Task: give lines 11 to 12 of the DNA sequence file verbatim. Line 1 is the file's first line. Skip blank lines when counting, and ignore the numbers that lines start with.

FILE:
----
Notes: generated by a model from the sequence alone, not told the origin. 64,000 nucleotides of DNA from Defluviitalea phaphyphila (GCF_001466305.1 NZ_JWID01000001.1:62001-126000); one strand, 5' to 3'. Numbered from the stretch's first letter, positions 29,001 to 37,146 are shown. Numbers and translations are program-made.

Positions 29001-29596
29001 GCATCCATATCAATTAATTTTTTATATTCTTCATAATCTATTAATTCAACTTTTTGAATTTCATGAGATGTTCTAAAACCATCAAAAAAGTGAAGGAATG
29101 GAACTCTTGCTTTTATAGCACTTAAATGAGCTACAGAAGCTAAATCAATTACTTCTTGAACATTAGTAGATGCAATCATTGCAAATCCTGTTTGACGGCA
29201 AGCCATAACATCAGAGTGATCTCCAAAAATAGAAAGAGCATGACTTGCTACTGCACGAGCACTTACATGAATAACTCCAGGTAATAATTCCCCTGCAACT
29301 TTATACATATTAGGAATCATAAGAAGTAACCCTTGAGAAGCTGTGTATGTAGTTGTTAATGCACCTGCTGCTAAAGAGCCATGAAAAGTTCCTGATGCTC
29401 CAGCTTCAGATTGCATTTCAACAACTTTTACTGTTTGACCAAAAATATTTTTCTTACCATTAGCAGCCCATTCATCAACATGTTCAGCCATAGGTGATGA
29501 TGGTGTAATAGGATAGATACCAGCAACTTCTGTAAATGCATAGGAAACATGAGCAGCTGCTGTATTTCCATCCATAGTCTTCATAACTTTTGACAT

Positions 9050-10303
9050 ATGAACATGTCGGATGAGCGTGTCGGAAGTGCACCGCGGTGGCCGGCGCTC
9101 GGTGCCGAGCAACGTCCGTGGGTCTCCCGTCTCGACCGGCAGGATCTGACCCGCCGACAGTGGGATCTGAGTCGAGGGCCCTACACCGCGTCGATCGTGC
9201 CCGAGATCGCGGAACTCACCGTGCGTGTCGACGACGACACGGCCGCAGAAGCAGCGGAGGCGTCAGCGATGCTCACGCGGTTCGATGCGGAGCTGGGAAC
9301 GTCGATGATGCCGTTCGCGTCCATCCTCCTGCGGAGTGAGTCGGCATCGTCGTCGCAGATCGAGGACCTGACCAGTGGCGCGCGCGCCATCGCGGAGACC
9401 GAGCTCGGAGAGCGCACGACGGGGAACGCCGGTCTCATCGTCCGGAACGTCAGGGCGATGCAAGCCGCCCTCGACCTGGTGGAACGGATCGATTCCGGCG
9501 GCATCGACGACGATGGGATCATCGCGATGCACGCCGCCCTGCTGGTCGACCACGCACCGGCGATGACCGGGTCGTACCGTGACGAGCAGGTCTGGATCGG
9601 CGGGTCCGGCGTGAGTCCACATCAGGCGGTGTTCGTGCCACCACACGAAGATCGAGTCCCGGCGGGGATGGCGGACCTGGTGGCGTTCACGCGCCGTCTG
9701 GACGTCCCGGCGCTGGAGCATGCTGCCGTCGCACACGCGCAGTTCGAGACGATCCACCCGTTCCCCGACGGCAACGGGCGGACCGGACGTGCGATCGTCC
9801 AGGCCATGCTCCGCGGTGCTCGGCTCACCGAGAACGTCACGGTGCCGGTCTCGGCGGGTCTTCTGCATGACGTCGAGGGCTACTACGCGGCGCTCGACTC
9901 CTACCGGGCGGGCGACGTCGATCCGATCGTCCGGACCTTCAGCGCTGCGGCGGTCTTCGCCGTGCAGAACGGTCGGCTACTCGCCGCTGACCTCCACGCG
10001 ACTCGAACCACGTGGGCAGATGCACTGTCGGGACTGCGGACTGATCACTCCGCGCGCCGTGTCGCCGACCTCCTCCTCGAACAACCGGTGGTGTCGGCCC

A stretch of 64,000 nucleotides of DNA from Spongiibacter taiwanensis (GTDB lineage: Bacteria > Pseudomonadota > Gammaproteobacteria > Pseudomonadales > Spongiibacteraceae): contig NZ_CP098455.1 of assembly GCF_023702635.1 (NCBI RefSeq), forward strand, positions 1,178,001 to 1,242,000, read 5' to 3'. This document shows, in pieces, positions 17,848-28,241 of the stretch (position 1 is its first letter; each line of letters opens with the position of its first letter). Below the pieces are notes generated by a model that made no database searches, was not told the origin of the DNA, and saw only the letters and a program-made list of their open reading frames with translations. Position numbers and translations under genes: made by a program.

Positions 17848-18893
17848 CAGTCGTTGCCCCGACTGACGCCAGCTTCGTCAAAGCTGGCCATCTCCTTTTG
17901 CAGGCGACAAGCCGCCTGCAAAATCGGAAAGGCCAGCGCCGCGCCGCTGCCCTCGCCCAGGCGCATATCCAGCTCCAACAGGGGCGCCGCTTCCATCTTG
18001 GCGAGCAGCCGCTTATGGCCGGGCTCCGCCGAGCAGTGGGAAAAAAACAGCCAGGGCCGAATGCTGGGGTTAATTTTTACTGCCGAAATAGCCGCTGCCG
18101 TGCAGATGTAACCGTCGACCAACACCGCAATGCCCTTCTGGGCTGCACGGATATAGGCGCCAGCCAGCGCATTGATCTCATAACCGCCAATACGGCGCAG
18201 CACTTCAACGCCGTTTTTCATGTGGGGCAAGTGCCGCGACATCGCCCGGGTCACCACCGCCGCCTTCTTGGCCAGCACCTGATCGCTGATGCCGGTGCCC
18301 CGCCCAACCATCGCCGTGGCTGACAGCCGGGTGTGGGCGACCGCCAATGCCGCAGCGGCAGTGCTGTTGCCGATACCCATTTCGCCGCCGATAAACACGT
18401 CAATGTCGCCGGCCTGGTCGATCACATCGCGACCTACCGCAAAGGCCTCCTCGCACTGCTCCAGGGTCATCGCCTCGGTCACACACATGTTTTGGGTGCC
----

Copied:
9101 GGTGCCGAGCAACGTCCGTGGGTCTCCCGTCTCGACCGGCAGGATCTGACCCGCCGACAGTGGGATCTGAGTCGAGGGCCCTACACCGCGTCGATCGTGC
9201 CCGAGATCGCGGAACTCACCGTGCGTGTCGACGACGACACGGCCGCAGAAGCAGCGGAGGCGTCAGCGATGCTCACGCGGTTCGATGCGGAGCTGGGAAC